August 2, 2016 | CyberArk Labs | Lauren Horaist
Reports of ransomware attacks continue to escalate, as we’ve explored in recent posts. The FBI reported that cyber criminals used ransomware to extort $209 million from enterprise organizations in the first three months of 2016 alone. This form of malware – designed to infect machines, encrypt as many files as possible and hold the decryption key for ransom until the victim submits the required payment – has skyrocketed in popularity in recent months for two key reasons:
- Many organizations fail to practice good hygiene when it comes to backup and recovery.
- Many organizations still rely on traditional anti-virus solutions, which are often not effective in blocking ransomware.
As part of an ongoing investigation, our CyberArk Labs team has tested more than 23,000 pieces of real-world ransomware to learn more about how it works and to identify alternative methods for mitigating the threat. As a result, they have identified a common prevention denominator across all tested ransomware instances to-date. This revelation, along with actionable recommendations for combatting ransomware attacks, can be found in the just-published report: “Analyzing Ransomware and Potential Mitigation Strategies.”
Five high-level findings detailed in the report:
- Ransomware is Evolving by the Hour: Unlike traditional malware, which is frequently reused across a wide range of targets, ransomware strains are typically mutated for each new victim. Traditional anti-virus solutions that rely on blacklists are typically ineffective in preventing ransomware because they simply can’t keep up with the thousands of new samples produced each day. To effectively protect against ransomware risks, organizations can’t just protect against known malware; they also need to protect against unknown malicious applications.
- A Common Path to Encryption: The team observed what actions were executed by different ransomware samples, and learned the samples across different families all followed similar subsequent processes. Typically, the malware first attempted to communicate back to an attacker-managed key server, which held the unique public key used to encrypt files on the machine. Second, the ransomware began to scan the infected machines to locate specific files types. Third, upon locating the files, the ransomware began the encryption process, while working to maximize the number of impacted machines.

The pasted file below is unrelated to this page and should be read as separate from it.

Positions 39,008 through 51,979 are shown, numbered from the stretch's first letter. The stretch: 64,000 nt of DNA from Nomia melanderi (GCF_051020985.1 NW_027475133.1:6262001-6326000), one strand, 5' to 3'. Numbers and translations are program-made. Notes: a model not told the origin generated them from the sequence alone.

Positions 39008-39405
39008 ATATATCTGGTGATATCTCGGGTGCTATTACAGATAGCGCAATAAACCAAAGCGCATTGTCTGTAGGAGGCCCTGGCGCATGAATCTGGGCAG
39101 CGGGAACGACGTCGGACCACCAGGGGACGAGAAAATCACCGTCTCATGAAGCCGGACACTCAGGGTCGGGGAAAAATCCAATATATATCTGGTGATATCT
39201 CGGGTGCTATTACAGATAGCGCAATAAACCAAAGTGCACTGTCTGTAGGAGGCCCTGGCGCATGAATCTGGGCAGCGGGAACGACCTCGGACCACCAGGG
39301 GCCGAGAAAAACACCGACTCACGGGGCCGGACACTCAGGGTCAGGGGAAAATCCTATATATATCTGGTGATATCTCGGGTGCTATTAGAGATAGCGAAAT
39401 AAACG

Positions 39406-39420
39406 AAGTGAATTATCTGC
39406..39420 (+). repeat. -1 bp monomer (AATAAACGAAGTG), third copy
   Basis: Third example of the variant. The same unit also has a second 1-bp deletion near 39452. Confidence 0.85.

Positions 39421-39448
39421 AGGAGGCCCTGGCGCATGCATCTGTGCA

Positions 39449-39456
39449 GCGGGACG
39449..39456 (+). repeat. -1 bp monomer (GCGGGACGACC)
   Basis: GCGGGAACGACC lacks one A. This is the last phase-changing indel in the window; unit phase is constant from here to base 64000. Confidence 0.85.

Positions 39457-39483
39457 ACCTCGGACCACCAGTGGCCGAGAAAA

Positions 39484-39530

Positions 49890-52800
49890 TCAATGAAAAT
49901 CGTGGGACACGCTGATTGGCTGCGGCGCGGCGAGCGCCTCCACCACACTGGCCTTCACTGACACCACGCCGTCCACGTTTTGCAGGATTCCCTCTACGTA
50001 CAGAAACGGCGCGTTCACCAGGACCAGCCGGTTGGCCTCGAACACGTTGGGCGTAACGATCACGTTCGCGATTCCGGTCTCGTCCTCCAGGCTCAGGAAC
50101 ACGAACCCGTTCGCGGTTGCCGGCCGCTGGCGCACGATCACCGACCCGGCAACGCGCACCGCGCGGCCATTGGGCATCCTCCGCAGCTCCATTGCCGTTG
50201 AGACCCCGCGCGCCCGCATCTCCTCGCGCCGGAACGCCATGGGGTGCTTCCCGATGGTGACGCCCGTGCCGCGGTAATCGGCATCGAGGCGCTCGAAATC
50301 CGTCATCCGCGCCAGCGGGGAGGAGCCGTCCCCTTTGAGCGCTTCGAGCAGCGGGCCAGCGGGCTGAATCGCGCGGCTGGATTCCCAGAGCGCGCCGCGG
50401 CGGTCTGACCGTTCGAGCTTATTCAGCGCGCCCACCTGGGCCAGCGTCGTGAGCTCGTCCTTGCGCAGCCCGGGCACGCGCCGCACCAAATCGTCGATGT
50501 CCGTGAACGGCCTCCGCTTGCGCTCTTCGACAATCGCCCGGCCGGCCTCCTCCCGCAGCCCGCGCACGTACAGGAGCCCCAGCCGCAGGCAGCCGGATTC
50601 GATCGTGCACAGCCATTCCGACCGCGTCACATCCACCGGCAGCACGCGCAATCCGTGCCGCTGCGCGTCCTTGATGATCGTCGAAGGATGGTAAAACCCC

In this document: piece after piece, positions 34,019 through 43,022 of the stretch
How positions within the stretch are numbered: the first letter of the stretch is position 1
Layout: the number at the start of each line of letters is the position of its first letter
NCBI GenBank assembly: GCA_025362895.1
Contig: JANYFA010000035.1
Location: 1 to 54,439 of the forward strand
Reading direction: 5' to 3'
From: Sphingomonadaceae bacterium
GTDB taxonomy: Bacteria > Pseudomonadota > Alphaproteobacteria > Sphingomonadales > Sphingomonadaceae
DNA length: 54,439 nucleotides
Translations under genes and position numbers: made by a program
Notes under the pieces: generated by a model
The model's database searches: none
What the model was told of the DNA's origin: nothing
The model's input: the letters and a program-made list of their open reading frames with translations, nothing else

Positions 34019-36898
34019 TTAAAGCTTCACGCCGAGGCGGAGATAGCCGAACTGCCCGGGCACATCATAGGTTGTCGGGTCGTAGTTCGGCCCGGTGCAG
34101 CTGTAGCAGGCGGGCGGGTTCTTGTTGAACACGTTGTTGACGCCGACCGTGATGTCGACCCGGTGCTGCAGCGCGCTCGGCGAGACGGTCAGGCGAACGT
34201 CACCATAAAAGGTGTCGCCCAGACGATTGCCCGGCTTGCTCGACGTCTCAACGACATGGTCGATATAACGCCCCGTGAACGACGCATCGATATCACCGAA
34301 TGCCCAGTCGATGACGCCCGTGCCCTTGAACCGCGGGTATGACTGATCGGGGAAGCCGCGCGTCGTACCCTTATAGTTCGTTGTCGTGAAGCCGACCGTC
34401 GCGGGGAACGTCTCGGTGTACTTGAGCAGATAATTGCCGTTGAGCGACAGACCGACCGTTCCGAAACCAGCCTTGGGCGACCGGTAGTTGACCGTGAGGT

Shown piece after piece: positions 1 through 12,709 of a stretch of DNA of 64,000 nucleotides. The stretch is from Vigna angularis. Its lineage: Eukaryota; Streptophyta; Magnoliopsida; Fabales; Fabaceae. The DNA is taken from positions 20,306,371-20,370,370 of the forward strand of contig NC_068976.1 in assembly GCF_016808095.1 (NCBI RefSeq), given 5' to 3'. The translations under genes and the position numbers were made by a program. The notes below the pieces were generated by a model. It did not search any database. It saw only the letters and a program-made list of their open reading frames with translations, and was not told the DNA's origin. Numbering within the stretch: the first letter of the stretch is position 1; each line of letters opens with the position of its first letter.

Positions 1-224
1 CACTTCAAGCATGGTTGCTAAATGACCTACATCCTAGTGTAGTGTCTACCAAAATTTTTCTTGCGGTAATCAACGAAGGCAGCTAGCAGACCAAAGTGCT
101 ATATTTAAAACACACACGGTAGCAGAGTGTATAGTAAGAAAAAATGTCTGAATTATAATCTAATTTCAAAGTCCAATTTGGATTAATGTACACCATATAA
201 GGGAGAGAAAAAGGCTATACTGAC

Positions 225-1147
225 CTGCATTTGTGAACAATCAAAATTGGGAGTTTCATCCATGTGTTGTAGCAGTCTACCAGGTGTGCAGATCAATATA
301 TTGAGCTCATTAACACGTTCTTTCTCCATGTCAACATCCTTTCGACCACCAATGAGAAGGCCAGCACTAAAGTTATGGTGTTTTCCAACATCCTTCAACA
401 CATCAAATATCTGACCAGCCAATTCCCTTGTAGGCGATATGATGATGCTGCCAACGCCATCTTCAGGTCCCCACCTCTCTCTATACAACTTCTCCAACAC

- Ransom Payment Method of Choice: To receive the key needed to decrypt the impacted files, users were required to submit payment – the ransom – to the attackers. Payment was typically demanded in Bitcoin, and for Bitcoin novices, some attackers went so far as to set up “help desks” to help victims purchase Bitcoin and complete the funds transfer.
- Ransomware Seeks Admin Rights: In 70 percent of tested cases, ransomware attempted to gain local administrator rights once activated. But interestingly, only 10 percent of the tested files failed if these rights could not be attained. This shows that even though the removal of local administrator rights from standard users is a best practice and certainly could have prevented some of the ransomware, this measure must be layered with application control to reliably protect against file encryption.
- A Common Denominator: Testing by CyberArk Labs demonstrated that a highly effective way to mitigate the risk of ransomware attacks is to prevent unknown applications, including unknown ransomware, from gaining the read, write and edit permissions needed to encrypt files. When tested by CyberArk Labs, a combined approach of removing local admin rights and application control, including greylisting, which restricts read, write and modify permissions from unknown applications was 100 percent effective in preventing ransomware from encrypting files.
The full research report explores a number of techniques used to mitigate the risk of ransomware, outlining the pros and cons of each. Based on this extensive research, the Labs team also presents an alternative, proactive approach that to application control that, when combined with least privilege controls, can enable organizations to better protect themselves from both known and unknown threats. To learn more, download the free research report here.